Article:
The Eudes Foundation currently has several houses sheltering 22 children and 45 young people. Each one includes educators—he calls them "re-educators and therapists"—who help the residents resolve their legal problems, reconcile with their families and, when possible, arrange for them live with some member of their family. If they have no family or cannot go back home, they stay in the house. The foundation has a telephone line known as the "lifeline," which is coordinated with their outpatient program in which a doctor, a psychologist and a person living with HIV all offer advice and referral to the young people, seek to reunite them with their families, or, if they choose, admit them to one of the houses.

Father Vergara has witnessed the sexual exploitation suffered by children, adolescents and young people of both sexes in Colombia. As he puts it, "AIDS is part of a package; it doesn’t come alone. It is always accompanied by unfaithfulness, a multiple relationship, addiction, crime, rape, irresponsibility or a sexual orientation—homosexuality or transvestitism."
Thanks to his work, many people now support the Eudes Foundation. While Nicaraguan ambassador to Colombia, Ernesto Salmerón offered his services as a voluntary pediatrician and encouraged a group of colleagues—among them Spain’s ambassador Carmelo Angulo, later the UNDP representative in Nicaragua—to build a palliative care unit for pediatric AIDS cases. The unit provides 30 girls and boys with antiretroviral therapy and works with pregnant women to prevent perinatal HIV transmission. The women receive AZT throughout their pregnancy and, so far, there has been no new HIV infection among the babies. The women with HIV who attend the Foundation have a dressmaking workshop where they work for wages with social security benefits and fundraise by organizing bazaars, fashion parades and raffles.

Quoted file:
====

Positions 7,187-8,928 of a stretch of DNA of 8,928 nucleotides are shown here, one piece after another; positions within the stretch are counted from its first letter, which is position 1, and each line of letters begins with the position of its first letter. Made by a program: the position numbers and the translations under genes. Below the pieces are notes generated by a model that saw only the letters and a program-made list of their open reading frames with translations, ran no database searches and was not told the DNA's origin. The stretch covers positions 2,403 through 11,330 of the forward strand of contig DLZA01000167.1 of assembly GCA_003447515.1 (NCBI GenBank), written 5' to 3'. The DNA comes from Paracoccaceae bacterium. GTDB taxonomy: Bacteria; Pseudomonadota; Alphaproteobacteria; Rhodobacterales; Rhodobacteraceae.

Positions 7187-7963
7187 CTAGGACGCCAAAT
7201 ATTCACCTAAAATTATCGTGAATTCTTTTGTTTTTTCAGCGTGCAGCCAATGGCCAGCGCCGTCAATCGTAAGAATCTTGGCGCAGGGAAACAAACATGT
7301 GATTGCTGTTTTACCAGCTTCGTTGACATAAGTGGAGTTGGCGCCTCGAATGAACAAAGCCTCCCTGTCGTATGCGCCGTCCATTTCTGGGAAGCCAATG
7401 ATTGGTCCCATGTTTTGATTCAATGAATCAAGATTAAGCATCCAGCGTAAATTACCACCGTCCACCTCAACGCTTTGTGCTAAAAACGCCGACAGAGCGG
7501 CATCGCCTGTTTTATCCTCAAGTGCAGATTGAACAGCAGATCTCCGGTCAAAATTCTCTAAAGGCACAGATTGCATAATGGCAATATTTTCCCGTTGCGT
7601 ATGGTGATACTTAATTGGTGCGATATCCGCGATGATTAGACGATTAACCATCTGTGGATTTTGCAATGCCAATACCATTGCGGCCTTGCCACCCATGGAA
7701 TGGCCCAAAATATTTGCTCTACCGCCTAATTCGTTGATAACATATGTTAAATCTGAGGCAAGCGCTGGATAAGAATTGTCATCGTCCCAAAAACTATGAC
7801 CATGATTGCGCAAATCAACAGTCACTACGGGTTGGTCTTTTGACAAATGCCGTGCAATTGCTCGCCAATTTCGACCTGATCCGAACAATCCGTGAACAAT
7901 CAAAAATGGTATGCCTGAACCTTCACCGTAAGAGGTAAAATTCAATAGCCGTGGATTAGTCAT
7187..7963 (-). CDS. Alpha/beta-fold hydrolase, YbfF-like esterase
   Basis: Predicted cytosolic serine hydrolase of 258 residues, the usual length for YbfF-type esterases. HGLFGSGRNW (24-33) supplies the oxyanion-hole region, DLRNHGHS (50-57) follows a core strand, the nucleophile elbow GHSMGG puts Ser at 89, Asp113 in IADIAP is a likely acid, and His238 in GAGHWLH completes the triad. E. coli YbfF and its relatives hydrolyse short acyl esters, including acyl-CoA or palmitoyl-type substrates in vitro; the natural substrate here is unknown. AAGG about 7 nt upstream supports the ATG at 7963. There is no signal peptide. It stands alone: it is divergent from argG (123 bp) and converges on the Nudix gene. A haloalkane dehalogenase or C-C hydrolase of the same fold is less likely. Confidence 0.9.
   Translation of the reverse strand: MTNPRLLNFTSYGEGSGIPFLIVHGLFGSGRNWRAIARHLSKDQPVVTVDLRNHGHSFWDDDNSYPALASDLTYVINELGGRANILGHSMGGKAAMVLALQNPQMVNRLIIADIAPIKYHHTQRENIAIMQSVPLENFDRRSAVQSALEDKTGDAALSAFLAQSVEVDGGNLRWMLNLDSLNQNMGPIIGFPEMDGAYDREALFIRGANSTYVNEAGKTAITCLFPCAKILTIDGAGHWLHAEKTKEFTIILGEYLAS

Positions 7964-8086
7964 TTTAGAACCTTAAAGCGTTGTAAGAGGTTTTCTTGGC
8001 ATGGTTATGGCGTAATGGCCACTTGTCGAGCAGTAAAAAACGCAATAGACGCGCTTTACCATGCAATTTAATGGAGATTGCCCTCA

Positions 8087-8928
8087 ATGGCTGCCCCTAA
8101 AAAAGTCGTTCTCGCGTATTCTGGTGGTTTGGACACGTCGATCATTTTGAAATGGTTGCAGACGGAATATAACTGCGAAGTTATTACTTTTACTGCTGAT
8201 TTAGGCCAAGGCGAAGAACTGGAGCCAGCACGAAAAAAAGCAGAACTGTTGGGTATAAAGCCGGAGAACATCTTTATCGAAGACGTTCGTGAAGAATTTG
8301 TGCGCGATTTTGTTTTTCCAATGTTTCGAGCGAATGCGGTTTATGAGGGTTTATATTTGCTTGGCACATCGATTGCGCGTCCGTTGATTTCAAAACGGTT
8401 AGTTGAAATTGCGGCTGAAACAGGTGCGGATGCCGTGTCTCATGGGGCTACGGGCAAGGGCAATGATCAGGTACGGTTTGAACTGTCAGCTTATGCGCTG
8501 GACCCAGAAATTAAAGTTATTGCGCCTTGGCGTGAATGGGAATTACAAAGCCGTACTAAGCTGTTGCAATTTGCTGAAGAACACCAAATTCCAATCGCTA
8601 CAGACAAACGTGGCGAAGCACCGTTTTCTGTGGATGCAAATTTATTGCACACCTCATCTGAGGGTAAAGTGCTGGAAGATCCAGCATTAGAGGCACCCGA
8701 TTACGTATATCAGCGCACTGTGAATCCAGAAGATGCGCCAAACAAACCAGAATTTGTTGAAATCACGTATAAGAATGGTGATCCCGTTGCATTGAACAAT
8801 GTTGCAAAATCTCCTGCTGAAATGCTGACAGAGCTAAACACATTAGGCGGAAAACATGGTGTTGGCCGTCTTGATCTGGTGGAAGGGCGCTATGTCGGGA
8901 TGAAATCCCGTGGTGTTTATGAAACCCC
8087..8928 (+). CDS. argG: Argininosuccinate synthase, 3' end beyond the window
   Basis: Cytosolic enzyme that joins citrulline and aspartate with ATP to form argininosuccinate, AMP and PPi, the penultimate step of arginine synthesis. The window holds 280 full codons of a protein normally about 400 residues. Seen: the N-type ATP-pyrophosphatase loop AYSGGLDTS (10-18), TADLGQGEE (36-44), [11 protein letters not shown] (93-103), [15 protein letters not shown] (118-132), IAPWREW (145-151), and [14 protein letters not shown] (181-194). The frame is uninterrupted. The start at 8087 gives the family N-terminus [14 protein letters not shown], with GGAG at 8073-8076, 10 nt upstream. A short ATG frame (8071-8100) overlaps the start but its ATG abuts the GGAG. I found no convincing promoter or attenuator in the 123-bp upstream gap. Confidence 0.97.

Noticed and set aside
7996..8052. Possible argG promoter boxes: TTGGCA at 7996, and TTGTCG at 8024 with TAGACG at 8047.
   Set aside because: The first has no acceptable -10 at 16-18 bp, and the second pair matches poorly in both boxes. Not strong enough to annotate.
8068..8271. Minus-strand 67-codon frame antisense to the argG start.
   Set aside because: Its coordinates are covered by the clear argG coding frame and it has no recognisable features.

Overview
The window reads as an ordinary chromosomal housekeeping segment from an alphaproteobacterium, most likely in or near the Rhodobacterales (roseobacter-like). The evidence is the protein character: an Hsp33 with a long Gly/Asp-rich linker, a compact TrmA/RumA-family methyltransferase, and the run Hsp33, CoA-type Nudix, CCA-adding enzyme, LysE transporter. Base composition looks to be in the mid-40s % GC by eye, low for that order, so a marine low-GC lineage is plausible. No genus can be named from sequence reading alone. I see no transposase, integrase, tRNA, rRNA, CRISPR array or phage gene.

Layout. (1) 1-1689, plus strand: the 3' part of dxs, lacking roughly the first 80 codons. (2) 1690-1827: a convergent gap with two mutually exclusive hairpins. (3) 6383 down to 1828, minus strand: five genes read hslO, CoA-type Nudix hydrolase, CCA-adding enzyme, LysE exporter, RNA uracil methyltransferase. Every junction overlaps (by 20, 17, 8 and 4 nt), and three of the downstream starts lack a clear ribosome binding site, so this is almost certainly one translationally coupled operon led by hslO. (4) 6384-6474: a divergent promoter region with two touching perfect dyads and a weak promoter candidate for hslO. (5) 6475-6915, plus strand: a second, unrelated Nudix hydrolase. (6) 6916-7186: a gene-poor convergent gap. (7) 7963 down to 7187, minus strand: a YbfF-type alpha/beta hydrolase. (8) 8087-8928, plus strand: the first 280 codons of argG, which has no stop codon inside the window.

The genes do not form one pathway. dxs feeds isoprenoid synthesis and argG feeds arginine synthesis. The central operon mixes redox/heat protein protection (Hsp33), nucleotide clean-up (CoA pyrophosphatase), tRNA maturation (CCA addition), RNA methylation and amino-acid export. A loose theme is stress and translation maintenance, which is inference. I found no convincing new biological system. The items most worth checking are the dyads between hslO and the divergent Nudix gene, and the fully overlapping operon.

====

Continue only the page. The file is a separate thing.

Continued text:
Dee Smith in Guatemala

Another example of the Christian presence in this struggle is Maryknoll missionary Dee Smith, who works on AIDS in Coateque, near the Guatemalan border with Mexico. A doctor, she started treating people with tuberculosis in a hospital in Quetzaltenango, where they carried out the HIV antibody test, better known as the AIDS test. When they discovered that 75% of those with tuberculosis and HIV were from the coastal region near the Mexican border, they moved to that area and now work with rural communities providing education, support for the families, counseling and the AIDS test. Many of the people with HIV they have cared for are not Guatemalans but rather emigrants from El Salvador, Honduras or Nicaragua, who spent a lot of money to leave their country, were hit by this misfortune and are ashamed to go back.

From 1975 to 1989, Dr. Smith had lived in Kenya, where she lost several friends to a strange disease they called "slimdisease," because it left those affected extremely thin. By 1982, this disease had been given the name AIDS in the United States, where it was previously known as the "gay plague." Although accelerated weight loss is frequent among poor people living with HIV in poor countries, it is not the only symptom of AIDS or even its characterizing one, as alcoholism, for example, can also cause an exaggerated loss of weight.

In 1990, when Dr. Smith was working as a volunteer in a New York family health center that cared for people with HIV, she and Dr. Mary Annel started up the Maryknoll AIDS Taskforce, whose mission of working with the most marginalized people coincided with that of their order. This network consists of around 300 Maryknoll sisters and priests deployed throughout the world who are dedicated one way or another to preventing HIV infection, caring for people suffering from opportunist illnesses or with AIDS and reducing the discrimination related to this epidemic.

Dr. Smith sees her current work in the Life against AIDS Project, where people find a space in which they are not judged, as an opportunity to come closer to God that requires her to cast aside all of her prejudices.